A developer recently found this post vey useful in solving his own China location app problems, but needed some additional information to properly implement the above advice. I’m sharing that extra information below in the hope that it’s useful to more developers:
Apple returns their coordinates in the WGS format and offsets the map when rendering (I thought the coordinates themselves were offset, not the rendered map).
Not mentioned but deduced from the above was that Google does it the other way around… if I’m not mistaken, Google returns the GCJ coordinates for a China location (even if you are not in China)… This explains why Apple’s coordinates are off when input into Google until they are converted into GCJ.
MapKit only offsets the map from devices within China.
Because we were testing on devices in and out of China we weren’t sure where the root problem was; we had tried the conversion, but then tested the results with MapKit on a device that was outside of China.
I saw this guy on the street the other day in Shanghai’s Hongkou District:
A little research seems to indicate that this is the Wheely 500W by BeInMove. €899 is over 7000 RMB. Not only is that expensive, but I’ve never seen this kind of thing for sale here. I wonder where this guy got it…
I was surprised to discover a new little dropdown option in the Gmail menu bar today, with the Chinese character 拼 on it (for 拼音, pinyin). After playing with it, it became clear that it’s an in-browser input method–a way to type in Chinese characters. Most people install Chinese IMEs at the operating system level (Chinese input is supported by Windows, Mac OS, and Linux now), but now Gmail is offering a way to type pinyin without the OS-level IME. It’s all in the browser. What’s more, it’s surprisingly fast. It’s pretty much exactly like using Google Pinyin for Windows, which I used to love, but gave up when I switched to using a Mac. This is very cool.
It’s not only for Chinese, though:
I’m not sure why it was auto-enabled for me, but if you’d like to try it out, just open up your Gmail settings. It’s right at the top:
More info from Google here. (Thanks, Luke, for that link!)
Finally, since SVG Hanzi doesn’t force you to use only character components as input (and Unicode character will work), I couldn’t resist these “hacks” (I’m using screenshots just in case SVG Hanzi ever goes down and to not hit the server so hard, but in each case, the image was originally output by SVG Hanzi and then captured by screenshot):
This all reminds me of the Character Description Language created for Wenlin, only simpler, and more universally accessible, since it uses a simple string of symbols to create an SVG, which all modern browsers can display.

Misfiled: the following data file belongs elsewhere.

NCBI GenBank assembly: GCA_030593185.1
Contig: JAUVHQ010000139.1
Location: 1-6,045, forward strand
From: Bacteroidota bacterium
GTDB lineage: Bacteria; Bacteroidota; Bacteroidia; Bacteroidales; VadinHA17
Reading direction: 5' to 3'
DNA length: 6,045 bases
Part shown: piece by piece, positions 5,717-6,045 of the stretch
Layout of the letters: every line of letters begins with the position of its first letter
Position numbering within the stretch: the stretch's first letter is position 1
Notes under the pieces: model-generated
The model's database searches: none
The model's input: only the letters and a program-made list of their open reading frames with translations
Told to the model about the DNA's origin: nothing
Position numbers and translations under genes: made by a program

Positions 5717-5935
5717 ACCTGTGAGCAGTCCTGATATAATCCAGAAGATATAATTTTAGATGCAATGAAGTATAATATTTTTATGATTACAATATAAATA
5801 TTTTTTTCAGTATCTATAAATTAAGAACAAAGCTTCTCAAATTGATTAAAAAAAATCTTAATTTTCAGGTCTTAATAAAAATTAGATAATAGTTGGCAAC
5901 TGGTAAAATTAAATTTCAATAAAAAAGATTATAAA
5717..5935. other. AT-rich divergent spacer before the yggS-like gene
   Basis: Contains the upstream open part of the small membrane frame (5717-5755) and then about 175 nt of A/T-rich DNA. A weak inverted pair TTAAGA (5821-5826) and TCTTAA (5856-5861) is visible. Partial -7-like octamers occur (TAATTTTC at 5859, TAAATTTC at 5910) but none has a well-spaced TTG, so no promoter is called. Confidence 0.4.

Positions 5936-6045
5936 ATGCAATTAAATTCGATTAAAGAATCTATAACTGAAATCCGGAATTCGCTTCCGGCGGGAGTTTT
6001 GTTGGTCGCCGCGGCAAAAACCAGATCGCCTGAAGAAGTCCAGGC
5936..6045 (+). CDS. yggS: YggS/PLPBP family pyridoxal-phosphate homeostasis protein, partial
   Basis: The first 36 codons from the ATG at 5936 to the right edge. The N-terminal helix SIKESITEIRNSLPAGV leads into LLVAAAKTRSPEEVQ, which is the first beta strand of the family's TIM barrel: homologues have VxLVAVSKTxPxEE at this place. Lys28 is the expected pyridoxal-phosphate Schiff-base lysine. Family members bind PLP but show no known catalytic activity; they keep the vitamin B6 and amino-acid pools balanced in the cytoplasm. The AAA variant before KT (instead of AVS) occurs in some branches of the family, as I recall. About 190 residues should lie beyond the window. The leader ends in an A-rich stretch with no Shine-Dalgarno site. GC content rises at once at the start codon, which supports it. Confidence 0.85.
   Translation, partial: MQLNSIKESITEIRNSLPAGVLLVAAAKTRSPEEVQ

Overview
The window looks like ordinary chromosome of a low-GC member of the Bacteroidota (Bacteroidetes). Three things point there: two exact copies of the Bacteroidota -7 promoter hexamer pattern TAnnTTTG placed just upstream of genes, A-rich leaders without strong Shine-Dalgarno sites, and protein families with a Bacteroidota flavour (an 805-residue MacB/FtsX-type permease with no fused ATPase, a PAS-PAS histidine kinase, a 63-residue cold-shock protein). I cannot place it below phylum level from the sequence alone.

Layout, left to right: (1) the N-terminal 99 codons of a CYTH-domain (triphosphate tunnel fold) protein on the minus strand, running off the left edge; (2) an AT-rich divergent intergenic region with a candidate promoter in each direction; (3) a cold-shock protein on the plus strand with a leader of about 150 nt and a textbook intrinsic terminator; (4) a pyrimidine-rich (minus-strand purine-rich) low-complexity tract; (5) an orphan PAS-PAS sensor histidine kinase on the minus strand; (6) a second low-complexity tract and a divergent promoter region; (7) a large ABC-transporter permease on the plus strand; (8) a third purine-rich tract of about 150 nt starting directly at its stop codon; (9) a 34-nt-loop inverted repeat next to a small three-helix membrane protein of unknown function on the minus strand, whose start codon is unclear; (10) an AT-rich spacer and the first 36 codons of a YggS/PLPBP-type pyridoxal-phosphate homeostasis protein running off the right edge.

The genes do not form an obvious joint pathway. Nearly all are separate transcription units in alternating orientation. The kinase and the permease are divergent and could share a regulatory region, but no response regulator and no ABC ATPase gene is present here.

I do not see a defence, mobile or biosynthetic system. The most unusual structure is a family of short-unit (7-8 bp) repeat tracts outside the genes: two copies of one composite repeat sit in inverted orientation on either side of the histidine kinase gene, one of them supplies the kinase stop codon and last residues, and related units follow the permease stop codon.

Anyway, SVG Hanzi is a very cool tool, and I’m glad to see this. Not sure if it will ever be capable of representing really complex characters, but it’s already impressive as is!
Thanks to @magazeta for introducing me to this project.
I’m pretty into geeky tech stuff, so I’m excited about Google Glass. On the new promo site, though, I noticed this strange photo:
My first thought was, “where can you buy vegetables in Chinese by the pound?” Must be in Chinatown in the U.S.
I showed this to my wife, and her immediate reaction was, “they wrote the 苗 in 豆苗 wrong.”
If you’re using Google Glass to buy vegetables in Chinese in Chinatown in the U.S., I’d imagine you’re setting yourself up for quite a language power struggle. Much better to use Google Glass to record your interactions as you learn Chinese by using it (and possibly while getting realtime help from Google Glass).
Wow, I would love for AllSet Learning to be a part of an initiative like that! We’ll see how long it takes us to get our hands on Google Glass and onto the streets of Shanghai…
Over the weekend I joined the CIEE Conference in Shanghai. It struck me as a mini-ACTFL (but in town!), focused on study abroad. I was part of a panel discussion on “Effective Use of the New Digital Chinese Language Technology,” chaired by David Moser and also joined by Brendan O’Kane.
To sum up our initial points (and apologies if I get any of these wrong), what we said was:
– David Moser: Chinese used to be a huge pain because looking up words was so difficult, but now, thanks to technology a lot of the pain is gone
– Me: Technology is not inherently useful, but there is now great potential for a new, student-led way of learning enabled by technology